Physics 589 – Geophysical Fluid Dynamics
This is the homepage for a graduate course in geophysical fluid dynamics. The course is cross-listed this year with physics 526, fluid dynamics. If you need credit for fluid dynamics, sign up for that course. Otherwise, sign up for physics 589. In an experiment to accommodate non-local students, the course will be taught in a 2.5 hr session on a single afternoon each week, the day most likely being Wednesday. (I need to be out of town for a couple of Wednesdays this semester; we would need to make up those on another day of the same week, either Monday or Friday, depending on peoples' schedules.)
Here is a list of lectures:
Week
Date
Subject
1
24 Aug
Governing equations, hydrostatic and geostrophic balance
2
31 Aug
Tools and tricks of fluid dynamics
3
7 Sep
Wave modes of a resting atmosphere
4
14 Sep
Gravity waves in shear
5
21 Sep
Shallow water equations
6
28 Sep
Circulation theorem and potential vorticity
7
5 Oct
Quasi-geostrophic theory
8
12 Oct
Symmetric instability and Rossby waves
9
19 Oct
Barotropic instability
10
26 Oct
Baroclinic instability
11
2 Nov
Heating, friction, and ageostrophic wind
12
9 Nov
Equatorial dynamics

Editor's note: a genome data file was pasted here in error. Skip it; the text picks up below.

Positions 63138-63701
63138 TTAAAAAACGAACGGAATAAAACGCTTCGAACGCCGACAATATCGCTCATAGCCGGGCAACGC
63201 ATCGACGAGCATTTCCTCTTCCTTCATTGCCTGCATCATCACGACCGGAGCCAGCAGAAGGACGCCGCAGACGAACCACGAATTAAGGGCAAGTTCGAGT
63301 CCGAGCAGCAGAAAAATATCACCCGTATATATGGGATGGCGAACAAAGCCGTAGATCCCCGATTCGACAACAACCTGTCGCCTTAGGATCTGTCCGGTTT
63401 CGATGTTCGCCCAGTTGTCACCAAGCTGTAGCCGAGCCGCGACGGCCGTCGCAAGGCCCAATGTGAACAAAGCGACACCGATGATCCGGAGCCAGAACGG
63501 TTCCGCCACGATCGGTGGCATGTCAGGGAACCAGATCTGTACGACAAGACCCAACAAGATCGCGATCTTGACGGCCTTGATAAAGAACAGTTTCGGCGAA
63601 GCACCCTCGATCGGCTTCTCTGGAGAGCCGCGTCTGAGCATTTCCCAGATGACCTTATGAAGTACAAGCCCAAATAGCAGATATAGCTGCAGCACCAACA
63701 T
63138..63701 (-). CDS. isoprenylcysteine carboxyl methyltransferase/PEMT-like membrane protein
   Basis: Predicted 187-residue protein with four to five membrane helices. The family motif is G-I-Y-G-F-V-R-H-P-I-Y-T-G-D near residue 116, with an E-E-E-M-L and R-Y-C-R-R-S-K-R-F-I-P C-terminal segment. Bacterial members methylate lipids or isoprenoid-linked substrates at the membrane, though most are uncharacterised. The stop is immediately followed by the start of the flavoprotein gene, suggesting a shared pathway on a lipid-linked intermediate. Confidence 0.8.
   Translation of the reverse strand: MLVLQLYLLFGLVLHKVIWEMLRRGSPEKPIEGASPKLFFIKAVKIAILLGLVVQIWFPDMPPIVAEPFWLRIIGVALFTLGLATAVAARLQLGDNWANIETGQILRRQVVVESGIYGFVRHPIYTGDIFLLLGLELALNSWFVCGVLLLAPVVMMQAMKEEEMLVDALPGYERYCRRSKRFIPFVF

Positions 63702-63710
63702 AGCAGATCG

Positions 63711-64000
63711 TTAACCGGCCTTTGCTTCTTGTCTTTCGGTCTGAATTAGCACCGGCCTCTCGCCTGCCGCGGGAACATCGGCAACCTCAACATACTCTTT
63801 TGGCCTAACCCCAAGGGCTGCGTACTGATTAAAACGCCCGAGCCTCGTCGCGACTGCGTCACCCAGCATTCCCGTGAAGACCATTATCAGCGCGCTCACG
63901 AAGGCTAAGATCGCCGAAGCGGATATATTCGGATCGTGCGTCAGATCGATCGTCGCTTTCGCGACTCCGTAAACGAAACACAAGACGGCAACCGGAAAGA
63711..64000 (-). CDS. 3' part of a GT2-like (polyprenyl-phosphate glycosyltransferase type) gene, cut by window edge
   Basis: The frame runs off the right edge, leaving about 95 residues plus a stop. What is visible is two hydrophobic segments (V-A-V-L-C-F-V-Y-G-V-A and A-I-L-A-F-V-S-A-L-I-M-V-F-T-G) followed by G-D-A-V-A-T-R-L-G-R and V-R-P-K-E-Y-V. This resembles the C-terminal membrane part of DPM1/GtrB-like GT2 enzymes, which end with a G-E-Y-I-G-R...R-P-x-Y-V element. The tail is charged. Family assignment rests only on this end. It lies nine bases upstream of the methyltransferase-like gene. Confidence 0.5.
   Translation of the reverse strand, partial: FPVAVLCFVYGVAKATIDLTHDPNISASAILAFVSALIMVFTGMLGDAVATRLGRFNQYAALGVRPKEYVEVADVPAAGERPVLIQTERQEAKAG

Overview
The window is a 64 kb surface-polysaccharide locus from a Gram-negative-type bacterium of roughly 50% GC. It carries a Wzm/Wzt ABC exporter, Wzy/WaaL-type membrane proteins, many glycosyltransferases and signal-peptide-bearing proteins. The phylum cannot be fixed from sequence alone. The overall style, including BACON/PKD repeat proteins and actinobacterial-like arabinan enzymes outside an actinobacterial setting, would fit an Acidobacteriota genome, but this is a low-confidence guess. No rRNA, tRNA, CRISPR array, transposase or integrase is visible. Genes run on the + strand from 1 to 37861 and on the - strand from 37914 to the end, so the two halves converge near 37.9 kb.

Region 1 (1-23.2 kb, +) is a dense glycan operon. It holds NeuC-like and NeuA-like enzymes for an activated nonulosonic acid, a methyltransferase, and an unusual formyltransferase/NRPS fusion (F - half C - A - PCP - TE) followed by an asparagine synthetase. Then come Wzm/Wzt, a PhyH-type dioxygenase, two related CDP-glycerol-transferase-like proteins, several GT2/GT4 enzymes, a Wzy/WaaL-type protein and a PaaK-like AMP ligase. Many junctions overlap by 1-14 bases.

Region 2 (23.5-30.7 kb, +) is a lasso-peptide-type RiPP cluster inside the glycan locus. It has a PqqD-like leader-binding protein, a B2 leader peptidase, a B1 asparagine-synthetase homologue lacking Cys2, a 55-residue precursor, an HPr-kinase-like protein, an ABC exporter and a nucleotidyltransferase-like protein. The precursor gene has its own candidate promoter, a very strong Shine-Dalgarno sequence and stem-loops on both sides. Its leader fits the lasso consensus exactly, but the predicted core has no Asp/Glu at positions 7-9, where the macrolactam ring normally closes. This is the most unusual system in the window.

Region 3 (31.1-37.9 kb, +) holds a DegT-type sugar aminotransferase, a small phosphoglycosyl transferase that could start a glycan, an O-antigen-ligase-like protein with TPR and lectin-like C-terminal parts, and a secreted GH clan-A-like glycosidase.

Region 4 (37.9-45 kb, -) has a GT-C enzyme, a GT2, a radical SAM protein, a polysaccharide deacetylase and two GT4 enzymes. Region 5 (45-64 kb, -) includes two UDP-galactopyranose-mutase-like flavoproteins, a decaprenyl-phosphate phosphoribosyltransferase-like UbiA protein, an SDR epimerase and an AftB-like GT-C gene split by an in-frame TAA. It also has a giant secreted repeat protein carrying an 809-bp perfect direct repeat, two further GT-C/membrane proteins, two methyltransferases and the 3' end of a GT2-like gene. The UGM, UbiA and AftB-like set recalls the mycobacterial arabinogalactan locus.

13
16 Nov
The ocean
14
23 Nov
Global circulations
15
30 Nov
Student presentations
16
7 Dec
Student presentations
Each three-hour section will include a mixture of problem discussions and lecture. Problems will be assigned a week in advance of the class discussion and will be handed in a few days after discussion. I will post lecture notes as feasible. The primary text for the course is
Atmospheric and Oceanic Fluid Dynamics, 1st Ed.
by Geoffrey K. Vallis. It costs about $75 at the Barnes and Noble website. After discussions with others are done, please write up problem solutions on your own.
Rules for homework are presented
here
.
Class grading will have two components, problem solutions (60%) and class presentations of papers (40%). The presenter will lead the discussion of the paper or collection of papers in class and also post a 5-10 page summary of the contents of the paper(s).
Here
is a list of paper topics. Grading will be based on the class and written presentations, primarily on their accuracy and understandability. Assignments will be listed
here
.
Geoff Vallis at Princeton has assembled a
collection of reprints
of important but inaccessible papers in geophysical fluid dynamics. The classic paper by Hoskins, McIntyre, and Robertson (1985) is
here
.